Sunday, April 4, 2010

LINQ to entities unncecessary casts

Using LINQ with Entity Framework can give a big productivity boost. It removes the burden of O/R mapping and writing SQL queries. But Adding this layer can come with costs.
I was writing a desktop application that uses a SQL CE database and I used LINQ to entities to talk to the database.
One of the methods was slow and I suspected that the reason can be a slow query. In normal, hand-written SQL queries, I inspect query plans to check the reason for the bad performance. So I started to log queries generated by LINQ statements using:

(myQuery as ObjectQuery).ToTraceString()

Then I took the SQL query from log file to SSMS and I started to make some enhancements. One of them was adding an index to a smallint column used in a foreign key. But I discovered that the index was not used by SQL CE. That was strange, but looking to the where statement generated I found something like:

WHERE ( CAST( [Extent1].[PageNumber] AS int)) = ( CAST( @p__linq__468 AS int))

And the index on the PageNumber column (smallint) was not used as I found from execution plan that filtering is made after a table scan (not index seek).
I suspected that the cast used in the above query is what caused the optimizer not to recognize that the index should be used, and I verified this by removing the cast and running the query in SSMS again. This time the index is being used.
I started to Google about this issue. But found that SQL Server is smart enough not to be tricked by the silly cast. But since I'm using SQL CE. I had to find a way to fix this issue.
Removing the unnecessary cast was out of my hands, so I decided to change the data type of the column to int and sacrifice some space to gain some speed. I did that and updated the model. And the where clause became:

WHERE [Extent1].[PageNumber] = ( CAST( @p__linq__468 AS int))

No casts for the PageNumber column and the index is used.

When you use a high level technology, you take it with its pros and cons. But there are no excuses, you are responsible for what you ship to your client.

Thursday, April 1, 2010

Splitting csv file based on content in one line using PowerShell

you have a csv file that contains department employees in a format like this:
And you need to split this file contents to separate files based on department name. So for the above example, we should get four files, Sales.csv, HR.csv, Finance.csv, and Security.csv. Each file contains only it's employees.
And the solution is really shows the power of PowerShell pipelining:

Import-Csv file.csv | Group-Object -Property "department" | Foreach-Object {$path=$".csv" ; $ | Export-Csv -Path $path -NoTypeInformation}

Dissecting the above commands:
Import-Csv file.csv:
Parses the csv file and returns an array of objects.

| Group-Object -Property "department":
Since we need to split by department, it makes sense to group objects by the department property.

| Foreach-Object {...}:
We need to apply an action for each group (department). So we pipeline the resulted groups to Foreach-Object

Within the foreach, we need to create a temporary variable ($path) to be passed to the next pipeline responsible for the actual saving. Note that I use the semicolon ";" to separate this part from the next. And I used the name property of the group (which maps to department name in our case) to format the file name.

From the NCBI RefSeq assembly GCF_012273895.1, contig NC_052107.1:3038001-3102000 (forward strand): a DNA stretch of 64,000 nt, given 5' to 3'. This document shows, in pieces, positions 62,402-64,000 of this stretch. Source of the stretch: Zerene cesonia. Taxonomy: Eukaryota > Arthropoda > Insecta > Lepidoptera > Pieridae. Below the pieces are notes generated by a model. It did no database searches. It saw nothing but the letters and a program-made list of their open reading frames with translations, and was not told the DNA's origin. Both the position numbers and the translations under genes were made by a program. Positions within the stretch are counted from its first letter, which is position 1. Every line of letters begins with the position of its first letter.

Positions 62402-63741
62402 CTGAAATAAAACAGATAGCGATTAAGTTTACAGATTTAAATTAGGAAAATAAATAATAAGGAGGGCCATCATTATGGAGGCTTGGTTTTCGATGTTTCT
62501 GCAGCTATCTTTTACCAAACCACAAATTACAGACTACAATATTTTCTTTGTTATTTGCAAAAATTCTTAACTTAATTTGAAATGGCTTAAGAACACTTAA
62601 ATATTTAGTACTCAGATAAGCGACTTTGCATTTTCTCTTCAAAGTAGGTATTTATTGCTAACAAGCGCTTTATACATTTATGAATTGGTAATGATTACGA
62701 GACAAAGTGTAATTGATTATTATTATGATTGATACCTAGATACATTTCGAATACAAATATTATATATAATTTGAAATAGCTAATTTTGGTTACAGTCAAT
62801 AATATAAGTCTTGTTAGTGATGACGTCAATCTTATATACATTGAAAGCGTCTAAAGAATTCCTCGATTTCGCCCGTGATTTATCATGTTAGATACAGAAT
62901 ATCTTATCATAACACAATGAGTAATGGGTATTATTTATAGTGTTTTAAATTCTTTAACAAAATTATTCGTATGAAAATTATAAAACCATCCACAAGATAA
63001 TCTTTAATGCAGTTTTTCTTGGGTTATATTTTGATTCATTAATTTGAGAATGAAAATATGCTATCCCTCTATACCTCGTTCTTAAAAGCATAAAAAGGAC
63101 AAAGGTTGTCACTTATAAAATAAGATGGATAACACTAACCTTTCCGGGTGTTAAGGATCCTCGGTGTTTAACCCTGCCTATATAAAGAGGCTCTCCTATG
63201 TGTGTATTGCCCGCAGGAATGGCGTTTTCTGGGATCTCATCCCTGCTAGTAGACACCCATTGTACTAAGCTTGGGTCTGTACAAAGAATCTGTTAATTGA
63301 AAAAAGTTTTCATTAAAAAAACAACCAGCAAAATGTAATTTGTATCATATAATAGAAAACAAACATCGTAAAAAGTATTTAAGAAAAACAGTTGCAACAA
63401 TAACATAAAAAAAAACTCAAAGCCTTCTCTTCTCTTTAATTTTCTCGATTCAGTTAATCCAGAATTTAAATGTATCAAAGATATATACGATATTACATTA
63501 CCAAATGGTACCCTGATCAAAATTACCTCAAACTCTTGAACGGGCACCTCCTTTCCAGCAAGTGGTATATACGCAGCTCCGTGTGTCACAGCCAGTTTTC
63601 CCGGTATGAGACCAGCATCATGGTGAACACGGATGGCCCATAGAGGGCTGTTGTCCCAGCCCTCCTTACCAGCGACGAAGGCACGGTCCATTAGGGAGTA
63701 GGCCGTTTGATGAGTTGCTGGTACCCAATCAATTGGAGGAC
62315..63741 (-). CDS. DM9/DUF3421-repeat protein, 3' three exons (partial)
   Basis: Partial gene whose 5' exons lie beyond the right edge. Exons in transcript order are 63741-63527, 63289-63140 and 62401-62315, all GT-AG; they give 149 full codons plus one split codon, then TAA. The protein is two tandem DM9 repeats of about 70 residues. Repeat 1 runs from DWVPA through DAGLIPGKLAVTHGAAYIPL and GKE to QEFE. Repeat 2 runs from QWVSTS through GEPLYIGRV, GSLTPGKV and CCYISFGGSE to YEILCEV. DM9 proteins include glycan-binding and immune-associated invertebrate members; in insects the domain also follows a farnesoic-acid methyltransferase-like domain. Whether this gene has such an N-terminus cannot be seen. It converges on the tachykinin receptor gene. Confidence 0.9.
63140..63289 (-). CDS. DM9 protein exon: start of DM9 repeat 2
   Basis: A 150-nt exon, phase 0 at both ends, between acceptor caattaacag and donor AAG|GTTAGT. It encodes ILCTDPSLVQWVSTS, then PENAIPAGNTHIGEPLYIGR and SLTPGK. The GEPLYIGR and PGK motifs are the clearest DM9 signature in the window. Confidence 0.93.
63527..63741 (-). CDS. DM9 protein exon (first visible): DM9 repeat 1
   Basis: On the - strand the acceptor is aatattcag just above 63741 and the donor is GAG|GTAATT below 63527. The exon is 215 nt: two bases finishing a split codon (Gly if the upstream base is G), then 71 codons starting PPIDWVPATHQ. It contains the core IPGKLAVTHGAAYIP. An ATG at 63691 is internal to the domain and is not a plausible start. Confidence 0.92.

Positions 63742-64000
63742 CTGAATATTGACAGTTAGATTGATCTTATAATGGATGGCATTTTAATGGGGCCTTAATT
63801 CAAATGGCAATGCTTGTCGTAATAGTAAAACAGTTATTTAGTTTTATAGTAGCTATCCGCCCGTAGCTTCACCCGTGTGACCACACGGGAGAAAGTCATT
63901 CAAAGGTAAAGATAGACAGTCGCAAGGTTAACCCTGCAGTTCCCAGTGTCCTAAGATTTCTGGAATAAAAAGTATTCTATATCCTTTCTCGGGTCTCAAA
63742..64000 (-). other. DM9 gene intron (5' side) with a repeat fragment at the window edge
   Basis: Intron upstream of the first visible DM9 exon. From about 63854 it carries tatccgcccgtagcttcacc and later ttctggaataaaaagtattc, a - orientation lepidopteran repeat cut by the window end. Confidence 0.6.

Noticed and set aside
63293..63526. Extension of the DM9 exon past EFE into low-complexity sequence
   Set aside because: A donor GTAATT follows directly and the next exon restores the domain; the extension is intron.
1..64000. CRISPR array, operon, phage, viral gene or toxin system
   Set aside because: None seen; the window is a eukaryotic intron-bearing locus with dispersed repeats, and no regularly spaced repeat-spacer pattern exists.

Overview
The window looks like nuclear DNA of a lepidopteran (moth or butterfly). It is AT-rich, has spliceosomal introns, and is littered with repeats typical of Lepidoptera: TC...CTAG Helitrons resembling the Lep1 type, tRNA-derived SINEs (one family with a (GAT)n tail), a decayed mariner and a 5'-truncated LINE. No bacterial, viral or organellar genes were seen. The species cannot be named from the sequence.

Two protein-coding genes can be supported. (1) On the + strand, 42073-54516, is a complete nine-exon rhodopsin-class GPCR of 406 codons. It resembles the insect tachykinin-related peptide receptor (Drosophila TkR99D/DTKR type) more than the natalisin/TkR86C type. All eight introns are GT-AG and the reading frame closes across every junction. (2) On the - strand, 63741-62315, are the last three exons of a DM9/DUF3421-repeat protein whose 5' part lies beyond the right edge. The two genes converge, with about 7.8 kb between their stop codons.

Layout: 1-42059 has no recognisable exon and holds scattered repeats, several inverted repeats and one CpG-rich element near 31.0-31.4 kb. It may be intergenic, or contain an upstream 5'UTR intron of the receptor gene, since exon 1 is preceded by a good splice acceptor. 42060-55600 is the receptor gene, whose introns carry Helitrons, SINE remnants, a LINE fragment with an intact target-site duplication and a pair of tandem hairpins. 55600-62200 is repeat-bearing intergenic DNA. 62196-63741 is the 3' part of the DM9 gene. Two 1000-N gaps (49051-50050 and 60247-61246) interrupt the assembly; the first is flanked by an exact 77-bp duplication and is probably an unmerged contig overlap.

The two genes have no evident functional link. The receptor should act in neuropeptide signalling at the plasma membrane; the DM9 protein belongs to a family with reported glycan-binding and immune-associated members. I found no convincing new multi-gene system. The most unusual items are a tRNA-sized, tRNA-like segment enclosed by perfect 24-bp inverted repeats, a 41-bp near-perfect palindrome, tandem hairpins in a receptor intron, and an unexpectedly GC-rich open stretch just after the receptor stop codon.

$ | Export-Csv -Path $path -NoTypeInformation
Then for each group we have, we need to export its contents (csv file rows) to the file path created in the past step. So we again pipeline the group property of the group item (which is an ArrayList of original objects) to the Export-CSV Cmdlt.

And the result should be files like:

Mounting file systems on Ubuntu

I'm not an experienced Linux user. But I use Ubuntu (after trying redhat and Fedora) since it's supposed to be (Linux for human beings).
I have both Vista yes :( and Ubuntu on the same machine. And I regularly need to access ntfs file system with windows files when using Ubuntu.
When I open the file system from nautilus, I get this message, and I have to enter the root password.

This is very annoying. And although the prompting for the password can be suppressed (but this is another story). The real issue is that the file system is not automatically mounted when the system starts up. This means that when using an application that needs to access the hard drive (virtual box for example). I have to open the drive from nautilus first.
So the solution is to edit the /etc/fstab file that contains the information needed to mount volumes on startup.
This is OK, I opened a terminal, and ran sudo -i to run as root then made a folder to mount the volume under: mkdir /mount/DriveName
then gedit and opened /etc/fstab/ and added:

/dev/sda1 /media/DriveName ntfs rw,nosuid,nodev,allow_other,default_permissions,blksize=4096 0 0

restarted and I could access the file system without prompting for password. Then I started to test how I can access the file system (I'm a good developer and I do test my work). Everything looked OK. But when I try to delete a file:
Cannot move file to trash, do you want to delete immediately?
I checked the permissions and found that root is the owner and the group that has access. I also could write to .Trash-1000 (similar to $RECYCLE.BIN in windows)
The solution was to go back to fstab and adding the username I use as the owner:

/dev/sda1 /media/DriveName ntfs rw,nosuid,nodev,allow_other,default_permissions,blksize=4096,uid=username 0 0

And finally, I'm happy !!